Increasing economic opportunity, though, requires peace and stability. Security and governance challenges in the region pose a direct and indirect threat, not only to residents of the area but to Canada and Canadian interests. We've invested nearly $2 billion in the last three years to improve security and strengthen democratic institutions in the region, through international assistance, multilateral contributions, and security-focused programming.
I think it's important to emphasize, because we're just starting to realize this in the broader Canadian public, that the Americas present tremendous opportunities for Canadians. Our renewed engagement focuses on expanding our commercial and investment ties, as Minister Baird said, with the world, and, in the Americas case, with Brazil especially, and with our existing FTA partners. We want to ensure that Canadian companies benefit from the agreements that have been put together with our partners in the Americas.
We are also planning to build on our multilateral hemispheric efforts to combat transnational organized crime. Our government will continue to support our neighbours to strengthen institutions and build capacity for stability and growth, while sharing our best practices and promoting Canadian values.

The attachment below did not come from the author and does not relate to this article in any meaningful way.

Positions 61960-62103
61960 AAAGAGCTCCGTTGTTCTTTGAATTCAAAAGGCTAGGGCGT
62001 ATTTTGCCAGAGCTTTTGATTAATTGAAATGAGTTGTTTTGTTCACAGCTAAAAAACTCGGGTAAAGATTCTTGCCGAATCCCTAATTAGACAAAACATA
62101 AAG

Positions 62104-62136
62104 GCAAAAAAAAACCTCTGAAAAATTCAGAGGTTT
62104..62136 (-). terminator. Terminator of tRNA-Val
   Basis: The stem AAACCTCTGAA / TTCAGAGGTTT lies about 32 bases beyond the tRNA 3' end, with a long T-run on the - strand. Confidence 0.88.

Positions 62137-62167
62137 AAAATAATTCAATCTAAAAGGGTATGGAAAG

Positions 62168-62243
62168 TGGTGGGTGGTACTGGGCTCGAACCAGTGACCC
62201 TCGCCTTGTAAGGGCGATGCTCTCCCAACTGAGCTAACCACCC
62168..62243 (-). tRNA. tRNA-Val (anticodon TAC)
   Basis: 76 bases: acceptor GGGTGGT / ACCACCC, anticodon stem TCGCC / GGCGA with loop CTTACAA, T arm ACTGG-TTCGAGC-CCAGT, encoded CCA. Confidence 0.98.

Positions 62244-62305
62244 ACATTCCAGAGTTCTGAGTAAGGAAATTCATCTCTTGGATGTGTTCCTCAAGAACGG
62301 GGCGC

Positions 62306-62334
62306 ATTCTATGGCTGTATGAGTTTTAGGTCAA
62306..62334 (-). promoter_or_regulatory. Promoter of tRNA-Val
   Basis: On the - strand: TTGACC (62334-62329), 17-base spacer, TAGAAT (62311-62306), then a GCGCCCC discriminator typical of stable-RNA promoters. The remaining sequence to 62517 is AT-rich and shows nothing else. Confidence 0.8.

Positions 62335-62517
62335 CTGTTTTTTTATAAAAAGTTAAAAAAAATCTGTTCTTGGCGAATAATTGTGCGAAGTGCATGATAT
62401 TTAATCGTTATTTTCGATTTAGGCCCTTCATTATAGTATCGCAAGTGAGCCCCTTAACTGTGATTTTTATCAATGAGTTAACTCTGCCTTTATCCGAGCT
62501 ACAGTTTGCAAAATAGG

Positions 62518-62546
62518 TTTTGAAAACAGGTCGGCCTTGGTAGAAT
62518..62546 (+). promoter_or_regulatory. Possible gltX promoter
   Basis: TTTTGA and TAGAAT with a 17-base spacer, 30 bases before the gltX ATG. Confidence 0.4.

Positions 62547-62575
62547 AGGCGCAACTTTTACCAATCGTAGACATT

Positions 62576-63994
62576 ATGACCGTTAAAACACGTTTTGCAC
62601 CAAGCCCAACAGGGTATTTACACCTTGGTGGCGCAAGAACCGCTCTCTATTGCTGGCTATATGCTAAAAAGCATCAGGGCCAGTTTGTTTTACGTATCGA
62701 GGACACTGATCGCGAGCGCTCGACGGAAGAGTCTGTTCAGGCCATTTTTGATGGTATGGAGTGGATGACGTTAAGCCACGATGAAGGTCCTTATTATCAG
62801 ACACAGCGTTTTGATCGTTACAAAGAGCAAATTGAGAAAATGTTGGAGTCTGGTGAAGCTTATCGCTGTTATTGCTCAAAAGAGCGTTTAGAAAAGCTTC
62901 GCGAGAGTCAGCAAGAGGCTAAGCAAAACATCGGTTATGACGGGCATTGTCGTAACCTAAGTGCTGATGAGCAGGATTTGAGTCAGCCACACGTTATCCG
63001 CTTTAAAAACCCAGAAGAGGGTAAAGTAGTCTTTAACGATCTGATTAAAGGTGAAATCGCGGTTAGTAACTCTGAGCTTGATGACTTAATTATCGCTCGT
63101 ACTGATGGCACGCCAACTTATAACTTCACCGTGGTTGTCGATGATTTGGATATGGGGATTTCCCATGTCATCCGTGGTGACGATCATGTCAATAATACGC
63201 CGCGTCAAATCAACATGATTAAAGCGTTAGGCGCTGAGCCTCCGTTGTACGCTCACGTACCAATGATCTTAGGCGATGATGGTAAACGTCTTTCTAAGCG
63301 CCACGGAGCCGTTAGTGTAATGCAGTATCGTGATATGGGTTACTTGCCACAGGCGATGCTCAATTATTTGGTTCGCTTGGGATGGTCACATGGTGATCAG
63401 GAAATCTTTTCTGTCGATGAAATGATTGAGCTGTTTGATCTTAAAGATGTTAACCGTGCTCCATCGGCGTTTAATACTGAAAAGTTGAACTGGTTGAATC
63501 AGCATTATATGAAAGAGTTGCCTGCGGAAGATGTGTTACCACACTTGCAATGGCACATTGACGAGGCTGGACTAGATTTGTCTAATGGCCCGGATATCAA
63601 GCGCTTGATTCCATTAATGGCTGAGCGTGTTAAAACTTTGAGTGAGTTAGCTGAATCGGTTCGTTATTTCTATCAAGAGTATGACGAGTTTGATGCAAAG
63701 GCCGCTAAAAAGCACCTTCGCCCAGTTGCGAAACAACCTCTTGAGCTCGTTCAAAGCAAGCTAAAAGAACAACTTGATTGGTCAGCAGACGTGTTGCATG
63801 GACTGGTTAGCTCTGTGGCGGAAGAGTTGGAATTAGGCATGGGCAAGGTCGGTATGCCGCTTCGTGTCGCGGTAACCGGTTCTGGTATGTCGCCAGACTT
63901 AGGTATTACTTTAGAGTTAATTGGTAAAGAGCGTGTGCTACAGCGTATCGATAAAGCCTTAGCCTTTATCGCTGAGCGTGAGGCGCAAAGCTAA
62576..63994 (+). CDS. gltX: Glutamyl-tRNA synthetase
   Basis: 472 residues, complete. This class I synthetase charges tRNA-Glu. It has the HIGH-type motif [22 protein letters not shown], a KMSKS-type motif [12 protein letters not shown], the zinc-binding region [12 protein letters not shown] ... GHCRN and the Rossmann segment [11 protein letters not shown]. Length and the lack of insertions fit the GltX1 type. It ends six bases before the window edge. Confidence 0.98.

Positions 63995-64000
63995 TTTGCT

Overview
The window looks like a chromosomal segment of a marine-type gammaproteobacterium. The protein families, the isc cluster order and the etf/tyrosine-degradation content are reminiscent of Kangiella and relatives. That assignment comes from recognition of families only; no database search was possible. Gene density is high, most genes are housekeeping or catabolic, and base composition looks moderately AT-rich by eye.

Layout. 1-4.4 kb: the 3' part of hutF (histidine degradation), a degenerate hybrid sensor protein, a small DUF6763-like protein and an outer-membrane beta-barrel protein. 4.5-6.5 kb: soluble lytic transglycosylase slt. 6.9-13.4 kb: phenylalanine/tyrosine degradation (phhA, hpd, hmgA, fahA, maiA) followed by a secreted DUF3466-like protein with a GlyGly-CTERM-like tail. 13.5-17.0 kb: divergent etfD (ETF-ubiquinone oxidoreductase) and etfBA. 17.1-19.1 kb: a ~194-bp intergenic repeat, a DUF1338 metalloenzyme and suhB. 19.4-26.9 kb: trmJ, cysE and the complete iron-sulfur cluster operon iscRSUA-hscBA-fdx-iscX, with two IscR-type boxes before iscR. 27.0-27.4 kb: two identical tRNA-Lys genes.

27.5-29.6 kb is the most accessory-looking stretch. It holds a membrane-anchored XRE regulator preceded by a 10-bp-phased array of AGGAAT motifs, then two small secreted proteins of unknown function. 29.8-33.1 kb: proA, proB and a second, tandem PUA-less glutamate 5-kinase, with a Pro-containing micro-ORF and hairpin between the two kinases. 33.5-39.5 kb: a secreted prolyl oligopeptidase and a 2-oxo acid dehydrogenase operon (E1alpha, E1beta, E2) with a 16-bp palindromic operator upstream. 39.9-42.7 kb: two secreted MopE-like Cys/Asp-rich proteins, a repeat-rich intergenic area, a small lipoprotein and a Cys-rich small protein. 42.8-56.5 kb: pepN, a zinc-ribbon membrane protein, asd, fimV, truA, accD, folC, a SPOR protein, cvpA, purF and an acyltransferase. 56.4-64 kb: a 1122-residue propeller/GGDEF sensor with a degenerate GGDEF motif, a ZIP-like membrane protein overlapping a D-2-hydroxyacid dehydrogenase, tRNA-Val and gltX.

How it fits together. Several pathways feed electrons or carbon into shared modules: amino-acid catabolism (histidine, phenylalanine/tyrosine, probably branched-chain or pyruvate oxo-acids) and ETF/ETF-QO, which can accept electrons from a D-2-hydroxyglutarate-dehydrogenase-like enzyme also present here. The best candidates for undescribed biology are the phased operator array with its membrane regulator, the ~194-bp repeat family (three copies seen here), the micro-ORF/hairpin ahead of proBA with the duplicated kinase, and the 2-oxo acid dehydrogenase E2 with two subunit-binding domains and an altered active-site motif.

I can say from travelling around, and I know Minister Baird will say the same, that the respect for Canada is unbelievable. It's very striking. One of the highlights of this portfolio is to see how well regarded Canada is in the Americas, and I believe around the world.
Colleagues, we're very committed to the Organization of American States. It is the primary multilateral organization in the hemisphere, and it's the only one of which Canada is a member. Our contributions to the Americas come from across government—a whole host of departments, agencies, and crown corporations.
My other mandate is consular affairs. You may know that our government was the very first government to explicitly designate a minister responsible for this area.
Canadians love to travel. In 2010, Canadians made more than 56 million trips out of the country. The vast majority of these trips go off without a hitch, but even with the best preparations, some Canadians do encounter difficulties.
Last year alone, in 2011, more than 228,000 consular cases were opened. Of these, more than 6,700 were distress-related cases. Those included arrest, detentions, deaths, and medical emergencies.
Some consular cases garner considerable public attention, and some of you have been assisted in that, shall we say. But these actually represent less than 1% of the cases that are handled by consular officials across the world.